Fighting the Current
With the beginning of nice weather and the arrival of springtime our family talked about events for the coming year. Foremost, was when the waterfront dock would go in and our boat could once again be moored at the shore. As we talked I remembered the previous summer and one of the last trips we took on the 22-foot boat. The children, Toby and Pippa, who were being pulled on water skis signaled to their father to drive faster. But instead of accelerating, the boat stopped abruptly in the middle of the lake, approximately 600 feet or more from the dock.
What had happened? In the midst of checking that everyone wore sunscreen, no one had checked the gas. The fuel tank was empty! There was no need to worry! The boat also had an electric motor. There was only one problem. The electric motor was driven by a battery and the battery was dead.
Our boat drifted in the still waters. Toby and Pippa were gently buoyed by the ripples. Still, no need to worry. The children swam to the front of the boat, joined by their mother and grabbing onto the ropes that normally tied the boat to shore the three pulled the boat over the ripples towards the shoreline. Soon we would be “saved,” fill the boat with gas, recharge the motor and set off on our next journey.
But then the winds arose, and waves began to lash against the boat, sending the craft in the wrong direction–away from shore. No one could pull the pontoon boat towards shore and overcome the current. We were stranded in the middle of the lake with a bottle of wine and suntan lotion! Dark clouds had gathered in the north and soon a storm would descend. Who knew where we might finally land, or when?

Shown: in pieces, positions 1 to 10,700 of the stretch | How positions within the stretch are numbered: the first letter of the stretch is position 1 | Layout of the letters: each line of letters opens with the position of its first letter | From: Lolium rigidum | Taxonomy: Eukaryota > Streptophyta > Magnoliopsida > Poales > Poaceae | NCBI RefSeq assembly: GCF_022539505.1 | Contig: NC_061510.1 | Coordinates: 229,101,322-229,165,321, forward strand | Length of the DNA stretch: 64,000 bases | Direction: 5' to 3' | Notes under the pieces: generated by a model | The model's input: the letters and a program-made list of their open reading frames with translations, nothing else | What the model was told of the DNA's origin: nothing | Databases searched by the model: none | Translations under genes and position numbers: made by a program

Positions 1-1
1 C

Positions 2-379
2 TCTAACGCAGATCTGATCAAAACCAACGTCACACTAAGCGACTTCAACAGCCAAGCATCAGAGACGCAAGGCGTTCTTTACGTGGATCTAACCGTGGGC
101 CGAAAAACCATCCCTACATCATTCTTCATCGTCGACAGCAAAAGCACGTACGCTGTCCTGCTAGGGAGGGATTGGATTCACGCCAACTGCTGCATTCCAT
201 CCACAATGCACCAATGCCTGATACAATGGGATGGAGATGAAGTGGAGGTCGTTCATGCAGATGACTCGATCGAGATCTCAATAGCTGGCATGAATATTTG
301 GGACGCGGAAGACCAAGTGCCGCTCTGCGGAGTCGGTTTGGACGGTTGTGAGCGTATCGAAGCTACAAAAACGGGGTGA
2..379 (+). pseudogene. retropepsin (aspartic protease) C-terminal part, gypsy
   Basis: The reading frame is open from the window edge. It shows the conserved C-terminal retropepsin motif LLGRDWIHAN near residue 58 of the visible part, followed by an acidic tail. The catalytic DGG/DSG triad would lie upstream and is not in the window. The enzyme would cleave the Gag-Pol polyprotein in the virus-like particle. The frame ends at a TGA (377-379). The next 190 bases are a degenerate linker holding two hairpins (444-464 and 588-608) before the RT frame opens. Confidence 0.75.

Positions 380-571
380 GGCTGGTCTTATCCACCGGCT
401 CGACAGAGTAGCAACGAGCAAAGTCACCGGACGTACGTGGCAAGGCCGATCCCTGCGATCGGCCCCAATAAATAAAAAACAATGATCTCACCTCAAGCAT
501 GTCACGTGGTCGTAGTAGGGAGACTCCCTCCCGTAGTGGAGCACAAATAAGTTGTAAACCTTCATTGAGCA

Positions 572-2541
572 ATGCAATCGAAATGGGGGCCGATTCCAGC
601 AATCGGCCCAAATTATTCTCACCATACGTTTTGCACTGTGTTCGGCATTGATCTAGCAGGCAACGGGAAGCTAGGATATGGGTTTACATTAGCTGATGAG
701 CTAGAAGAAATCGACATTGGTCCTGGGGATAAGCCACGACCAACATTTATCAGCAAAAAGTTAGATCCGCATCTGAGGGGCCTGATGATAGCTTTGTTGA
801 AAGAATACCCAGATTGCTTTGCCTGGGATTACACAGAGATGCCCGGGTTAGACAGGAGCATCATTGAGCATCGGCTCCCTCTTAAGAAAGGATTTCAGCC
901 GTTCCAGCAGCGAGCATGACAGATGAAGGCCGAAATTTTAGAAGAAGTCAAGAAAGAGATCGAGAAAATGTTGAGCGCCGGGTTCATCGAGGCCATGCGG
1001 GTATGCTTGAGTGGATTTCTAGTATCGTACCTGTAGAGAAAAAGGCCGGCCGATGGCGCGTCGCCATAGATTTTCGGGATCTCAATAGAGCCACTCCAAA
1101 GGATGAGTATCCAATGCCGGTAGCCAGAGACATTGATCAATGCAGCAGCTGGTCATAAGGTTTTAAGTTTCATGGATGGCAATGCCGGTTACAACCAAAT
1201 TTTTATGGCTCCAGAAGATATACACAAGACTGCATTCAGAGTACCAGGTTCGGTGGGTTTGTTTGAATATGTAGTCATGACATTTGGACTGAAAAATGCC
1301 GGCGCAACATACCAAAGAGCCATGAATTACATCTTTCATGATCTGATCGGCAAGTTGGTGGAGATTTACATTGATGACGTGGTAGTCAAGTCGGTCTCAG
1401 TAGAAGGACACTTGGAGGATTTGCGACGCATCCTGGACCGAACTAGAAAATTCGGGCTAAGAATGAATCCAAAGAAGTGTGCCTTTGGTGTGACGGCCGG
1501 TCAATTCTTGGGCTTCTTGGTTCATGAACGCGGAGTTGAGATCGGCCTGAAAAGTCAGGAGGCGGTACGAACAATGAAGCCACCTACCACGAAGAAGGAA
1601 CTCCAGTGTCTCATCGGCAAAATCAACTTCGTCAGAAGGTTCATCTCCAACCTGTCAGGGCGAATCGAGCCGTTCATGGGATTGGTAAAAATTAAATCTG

The only boat on the lake at the time was a jet ski with lots of power and lots of pollution. However, the jet ski noticed our distress and headed in our direction. Grabbing onto the ropes the driver of the jet ski towed us into land where our pit bull Moses was standing, barking, and wondering why we had departed without him.
After thanking the driver of the jet ski we reflected on what happens when we cannot combat the current of our lives, those vagaries that can shift at the slightest notice. On that day the current affected our boat but on another day it could affect each one of us.
The currents of life and family
Wonderful story. Loved your checking the sunscreen and forgetting about the gas. I had stopped in the middle of Central Park. The car went dead…..You know the rest of the story.
Wonderful,insightful message. Much to be excited about in the months ahead. Enjoy. I am a little jealous.
I can’t imagine anything I’d like more than being adrift in the middle of Brant Lake!!! Love your blog,Dan🌲
Hope your currents stay gentle and fruitful. Mx